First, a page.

Thursday, May 3, 2012

The land at the End of the Weather Report: Chatham Island Paintings

Ohira Bay 2 oil on canvas 300x600mm 2011

Ohira Bay oil on canvas 300x600mm 2011

Basalt Meets Schist 500x1000 oil on plywood 2011

Volcanic Cones Chatham Islands1 300x900oil on canvas 2010

Volcanic Cones From Maunganui oil on linen 600 x 900 mm 2011

Volcanic Cones 5 oil on linen  600 mm x 900 mm 2011

Chatham Islands Sea Mounts 3 Views 600 mm x1200 mm oil & mixed media on board 2010

Outcrop at Maunganui 260 x 370 mm. Monoprint 2010

Basalt Columns (detail) Monoprint 2010

                                                      Basalt Columns vignettes  (detail)

Basalt Columns Vignettes 210 x 600 mm oil & mixed media 2011

Basalt Columns 400 x1200 mm oil on board 2010

Ohira Bay 3  400 x 1200 mm oil on plywood 2010

 Basalt Columns 5  400 x1200 mm oil & mixed media on board 2010

Volcanic Earth 1  210 x 300 mm oil & mixed media on canvas 2011

 Volcanic Earth 2  210 x 300 mm oil & mixed media on canvas 2011

Volcanic Earth 3  210 x 300 mm oil & mixed media on canvas 2011

                               Volcanic Earth 4   210 x 300 mm oil & mixed media on canvas 2011

                                                                   Skeleton Trees (detail)

Skeleton Trees 210 x1000 mm oil on plywood 2011

Some of these works were exhibited at Pataka Porirua in 2010 as part of the Fine Spells exhibition and Outcrop at Maunganui was exhibited in a group show at Solander Gallery also in 2010

Artist’s statement

 Experiencing the stark and minimal forms of the Antarctic environment has had a profound influence upon my work. I bring this fascination with geological processes and landforms to my Chatham Island experience. This series of paintings focuses upon 2 iconic Chatham Island landmarks.

The small volcanic cones once submerged now rise out of a sea of purple brown scrubland to meet an expanse of cloud and sky, a landscape of space and light.  Patterns of light and shade illuminate the land as cloud is blown across the sky. The basalt columns lining the coast at Ohira are a stark contrast to this. These pentagonal columns, uncanny in their resemblance to man made structures, rise above the sea formed by the slow cooling lava of ancient volcanic eruptions, the darkness of stone evoking subterranean origins. A southerly wind whips up white foam on the swells rolling in to crash against rock, white on black, horizontal against vertical. One place reflects light and colour the other absorbs it intensifying the contrast between light and dark

The visit was of short duration but this intensified the experience and has forced me to focus upon the essentials, filtered by time and memory. My intention is to express what I felt as well as what I saw. The push and drag of brush stroke, the substance of paint and texture, the movement of the hand recreating the movement of wind & water, the pattern of rock forms, is the day to day biography of creating a painting. The internal and external landscape meeting in these images of the islands at the end of the weather report.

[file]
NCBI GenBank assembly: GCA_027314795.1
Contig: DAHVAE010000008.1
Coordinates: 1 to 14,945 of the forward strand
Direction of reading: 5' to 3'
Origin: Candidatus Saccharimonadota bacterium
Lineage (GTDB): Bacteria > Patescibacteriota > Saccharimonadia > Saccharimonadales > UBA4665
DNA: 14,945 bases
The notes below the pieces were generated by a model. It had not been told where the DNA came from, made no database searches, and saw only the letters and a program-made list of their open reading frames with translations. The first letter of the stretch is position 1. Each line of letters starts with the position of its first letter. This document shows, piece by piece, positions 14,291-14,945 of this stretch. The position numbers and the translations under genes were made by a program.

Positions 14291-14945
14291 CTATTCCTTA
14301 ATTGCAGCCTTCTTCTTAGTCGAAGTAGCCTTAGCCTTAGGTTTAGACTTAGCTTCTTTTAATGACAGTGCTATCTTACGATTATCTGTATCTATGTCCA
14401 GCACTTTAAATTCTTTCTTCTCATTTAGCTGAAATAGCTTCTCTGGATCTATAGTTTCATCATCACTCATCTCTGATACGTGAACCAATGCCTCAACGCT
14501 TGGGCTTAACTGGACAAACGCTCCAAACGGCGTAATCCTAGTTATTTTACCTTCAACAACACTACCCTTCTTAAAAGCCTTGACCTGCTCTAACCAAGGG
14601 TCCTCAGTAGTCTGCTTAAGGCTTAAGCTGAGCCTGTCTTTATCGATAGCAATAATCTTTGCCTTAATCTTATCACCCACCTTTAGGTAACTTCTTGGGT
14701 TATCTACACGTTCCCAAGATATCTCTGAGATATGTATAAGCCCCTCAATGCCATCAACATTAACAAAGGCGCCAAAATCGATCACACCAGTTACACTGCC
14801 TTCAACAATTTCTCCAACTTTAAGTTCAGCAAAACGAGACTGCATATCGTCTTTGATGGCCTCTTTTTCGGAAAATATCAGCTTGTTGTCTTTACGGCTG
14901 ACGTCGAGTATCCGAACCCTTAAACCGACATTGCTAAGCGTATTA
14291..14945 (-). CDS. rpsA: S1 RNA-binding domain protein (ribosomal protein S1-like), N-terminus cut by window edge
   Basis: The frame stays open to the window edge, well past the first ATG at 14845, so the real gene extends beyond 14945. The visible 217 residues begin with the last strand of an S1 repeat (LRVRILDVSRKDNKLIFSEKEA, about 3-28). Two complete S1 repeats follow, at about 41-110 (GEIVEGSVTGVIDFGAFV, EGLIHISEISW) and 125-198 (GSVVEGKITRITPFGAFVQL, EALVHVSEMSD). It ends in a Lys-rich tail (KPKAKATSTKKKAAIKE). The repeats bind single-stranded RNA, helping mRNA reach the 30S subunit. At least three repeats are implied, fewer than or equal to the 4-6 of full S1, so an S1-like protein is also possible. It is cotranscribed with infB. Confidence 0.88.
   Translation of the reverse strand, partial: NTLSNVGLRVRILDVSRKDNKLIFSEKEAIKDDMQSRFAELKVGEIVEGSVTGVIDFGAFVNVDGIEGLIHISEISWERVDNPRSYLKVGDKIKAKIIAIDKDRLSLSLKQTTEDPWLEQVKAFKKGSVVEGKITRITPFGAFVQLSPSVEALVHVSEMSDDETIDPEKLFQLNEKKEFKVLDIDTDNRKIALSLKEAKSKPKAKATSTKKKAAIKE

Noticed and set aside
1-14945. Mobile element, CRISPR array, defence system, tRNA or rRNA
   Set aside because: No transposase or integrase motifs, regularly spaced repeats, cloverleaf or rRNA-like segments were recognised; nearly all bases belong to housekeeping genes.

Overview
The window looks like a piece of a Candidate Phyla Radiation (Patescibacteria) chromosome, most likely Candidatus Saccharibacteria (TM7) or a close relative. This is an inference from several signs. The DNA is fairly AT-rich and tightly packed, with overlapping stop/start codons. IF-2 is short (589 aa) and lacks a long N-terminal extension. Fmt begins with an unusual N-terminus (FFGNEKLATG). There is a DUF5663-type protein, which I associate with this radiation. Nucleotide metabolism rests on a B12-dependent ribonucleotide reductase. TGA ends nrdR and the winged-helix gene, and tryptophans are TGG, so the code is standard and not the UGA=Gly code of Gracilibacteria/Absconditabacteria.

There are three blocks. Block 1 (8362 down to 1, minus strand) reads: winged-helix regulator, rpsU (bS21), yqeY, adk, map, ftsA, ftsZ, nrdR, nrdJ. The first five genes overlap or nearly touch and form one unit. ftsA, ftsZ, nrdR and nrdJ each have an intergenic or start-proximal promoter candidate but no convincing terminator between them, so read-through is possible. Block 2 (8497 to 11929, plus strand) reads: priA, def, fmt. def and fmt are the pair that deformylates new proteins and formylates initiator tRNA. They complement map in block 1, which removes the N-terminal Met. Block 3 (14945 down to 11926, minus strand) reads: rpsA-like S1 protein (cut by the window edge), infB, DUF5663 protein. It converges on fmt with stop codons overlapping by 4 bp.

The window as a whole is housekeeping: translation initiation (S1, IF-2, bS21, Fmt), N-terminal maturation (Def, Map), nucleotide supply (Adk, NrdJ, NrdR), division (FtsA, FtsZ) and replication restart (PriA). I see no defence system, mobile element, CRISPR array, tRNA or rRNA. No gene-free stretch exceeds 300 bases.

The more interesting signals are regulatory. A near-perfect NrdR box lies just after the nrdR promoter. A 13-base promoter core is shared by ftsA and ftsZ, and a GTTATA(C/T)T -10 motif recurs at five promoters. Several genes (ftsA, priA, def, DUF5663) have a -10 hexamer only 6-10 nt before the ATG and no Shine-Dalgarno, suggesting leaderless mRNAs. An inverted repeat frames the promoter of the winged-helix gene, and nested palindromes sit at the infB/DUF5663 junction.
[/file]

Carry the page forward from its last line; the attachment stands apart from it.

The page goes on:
Monday, April 23, 2012

Margaret Elliot: My Latest Antarctic Paintings

Margaret Elliot: My Latest Paintings:  Freeze Frame 1 Oil on Canvas 600x2000mm  2012  Freeze Frame 2 Oil on Canvas 200x1500mm  2012  Freeze Frame 3 Oil...

Sunday, April 22, 2012

My Latest Paintings

 Freeze Frame 1 Oil on Canvas 600x2000mm  2012

 Freeze Frame 2 Oil on Canvas 200x1500mm  2012

 Freeze Frame 3 Oil on Canvas 400x1200mm  2012

These works were exhibited in the Wellington Fringe Festival as part of the translucent landscapes exhibition
for more information about the project.

This was a statement I wrote to accompany the work

Artist’s Statement

On reflecting upon the idea of translucency and how it is expressed in my practice I began to think how it relates to clarity of memories of landscapes that have had significance for me.  The obscuring agent can be water, mist, or in this case time. The last time I went to the Antarctic was late in 2001 (a summer with white nights). How much is the remembered image in the mind’s eye based upon photos rather than the actual experience?  The actual memory is foggy and incomplete without the photo as a reminder of specific details.

 When I was preparing for this show I thought images of Antarctica would express the idea of translucency with the subtle semi- transparent blues and greens of ice contrasting with the black lava outcrops and partially obscured with drifting veils of cloud with cobalt shadows cast upon the snowfields.  I went through my slides and found images I’d abandoned, looked again and saw possibilities that I’d missed 10 years ago.

 I have often found that an insignificant photo can make a good starting point for a painting with more possibilities for creating something that goes beyond the original image. There is a point when the photo is abandoned as reference material and the painted image dictates the next step resulting in a parallel entity with its own reality, communicating a sensation of movement and expansion beyond the frame.  

for biography and past works go to